Broadcasting Goes High-Definition

Students majoring in the university’s expanding broadcast production programs at the University are now learning their craft in a newly redesigned facility outfitted with the latest high-definition equipment.

The $2.5 million upgrade to Hobart Hall’s two-studio TV complex includes seven new high-definition television studio cameras, as well as two identical state-of-the-art high-definition control rooms which are designed to control either or both of the studios. The redesigned layout now includes a green room for guests.

“Our students are chomping at the bit, and excited to have the tools to match their creativity,” says Loretta McLaughlin-Vignier, assistant professor of communication and a former producer for Court TV who developed the initial proposal for the upgrade. “This facility mirrors what you would see at any professional facility in a broadcast or corporate setting.”

“This is a very innovative, student-centered approach,” says Alfred Clarke, who joined the campus as the television studio manager in June 2013. “This gives our faculty who are teaching broadcast courses the flexibility to use both studios for a production. This means the content quality is now aligned with the television industry standard, which is important for our graduates.”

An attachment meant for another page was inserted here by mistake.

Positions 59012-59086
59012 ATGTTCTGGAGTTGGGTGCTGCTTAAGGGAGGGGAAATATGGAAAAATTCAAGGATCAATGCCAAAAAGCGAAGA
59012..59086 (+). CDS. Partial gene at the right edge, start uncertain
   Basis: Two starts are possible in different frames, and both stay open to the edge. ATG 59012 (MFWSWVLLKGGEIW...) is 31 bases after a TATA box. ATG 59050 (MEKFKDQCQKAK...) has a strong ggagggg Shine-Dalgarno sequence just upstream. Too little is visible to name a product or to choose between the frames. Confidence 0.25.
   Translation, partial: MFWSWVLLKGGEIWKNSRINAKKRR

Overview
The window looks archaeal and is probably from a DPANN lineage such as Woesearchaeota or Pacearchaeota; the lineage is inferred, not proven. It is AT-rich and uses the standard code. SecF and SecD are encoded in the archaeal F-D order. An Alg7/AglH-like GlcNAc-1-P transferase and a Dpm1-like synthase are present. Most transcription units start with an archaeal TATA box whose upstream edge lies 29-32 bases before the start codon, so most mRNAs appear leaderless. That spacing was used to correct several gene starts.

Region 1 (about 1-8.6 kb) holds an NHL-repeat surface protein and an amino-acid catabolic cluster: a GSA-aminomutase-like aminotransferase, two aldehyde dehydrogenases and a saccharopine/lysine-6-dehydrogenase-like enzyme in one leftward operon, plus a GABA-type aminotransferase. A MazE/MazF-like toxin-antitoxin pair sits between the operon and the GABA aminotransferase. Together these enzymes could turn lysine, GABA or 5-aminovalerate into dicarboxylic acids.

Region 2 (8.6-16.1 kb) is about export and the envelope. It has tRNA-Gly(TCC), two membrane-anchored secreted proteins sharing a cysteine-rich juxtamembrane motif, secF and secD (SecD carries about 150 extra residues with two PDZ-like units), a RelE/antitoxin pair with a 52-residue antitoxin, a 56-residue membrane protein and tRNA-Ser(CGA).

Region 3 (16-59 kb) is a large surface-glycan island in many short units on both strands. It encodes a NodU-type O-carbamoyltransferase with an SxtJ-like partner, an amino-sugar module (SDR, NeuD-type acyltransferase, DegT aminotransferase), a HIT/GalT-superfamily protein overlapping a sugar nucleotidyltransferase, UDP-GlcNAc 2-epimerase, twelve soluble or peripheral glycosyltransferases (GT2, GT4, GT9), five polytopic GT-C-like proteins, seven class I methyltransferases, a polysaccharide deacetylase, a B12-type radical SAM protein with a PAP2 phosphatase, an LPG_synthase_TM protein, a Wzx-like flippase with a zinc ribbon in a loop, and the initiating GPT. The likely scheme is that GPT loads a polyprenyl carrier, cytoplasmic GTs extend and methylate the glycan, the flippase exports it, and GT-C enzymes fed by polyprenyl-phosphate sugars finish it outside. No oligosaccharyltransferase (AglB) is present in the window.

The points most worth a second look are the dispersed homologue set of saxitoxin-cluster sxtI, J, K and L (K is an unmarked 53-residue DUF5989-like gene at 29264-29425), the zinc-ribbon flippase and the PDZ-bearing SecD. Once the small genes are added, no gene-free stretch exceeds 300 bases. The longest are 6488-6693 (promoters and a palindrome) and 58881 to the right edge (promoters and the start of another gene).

Studio B, which is used for the department’s news programs, sports a new high-definition set donated by SNY. A new jib—a camera on a long boom arm that allows camera shots from the floor to the ceiling—in Studio A provides new options for courses in episodic television production.

In addition, Hobart Hall’s editing suites were upgraded with new high-definition computers and software. Students also have access to twenty-four high-definition digital field cameras, as well as a new fourteen-foot mobile production truck to allow for high-definition field recording in support of campus athletic, cultural, and academic events. The end result is that students can now film, in the studio or in the field, and edit entirely in high-definition format.

The high-definition upgrade supports students in the Communication Department’s film program as well. “Several of the field cameras are cinema HD camera, which have interchangeable lenses so that the filmmaker can finely adjust the size, focus, and exposure of an image,” says Chriss Williams, a professor of communication who teaches filmmaking. “Our film students can now work with equipment and workflows that are used in the film industry, and to face real world industry challenges and concepts. This new technology will help students leave my class with a strong foundation in the art of filmmaking, the technique used to create it, and a of course, film's grand history.”

Having the latest technology definitely provides students with an edge when they seek internships or graduate and enter the job market, McLaughlin-Vignier says. “To be able to say that you used the latest industry equipment is a definite edge because a student’s learning curve will be shorter,” she says. “The storytelling doesn’t change, but the having the latest tools with which to tell that story and demonstrate your skills is tremendous.”

New Broadcast TV Studios Prepare Students for Success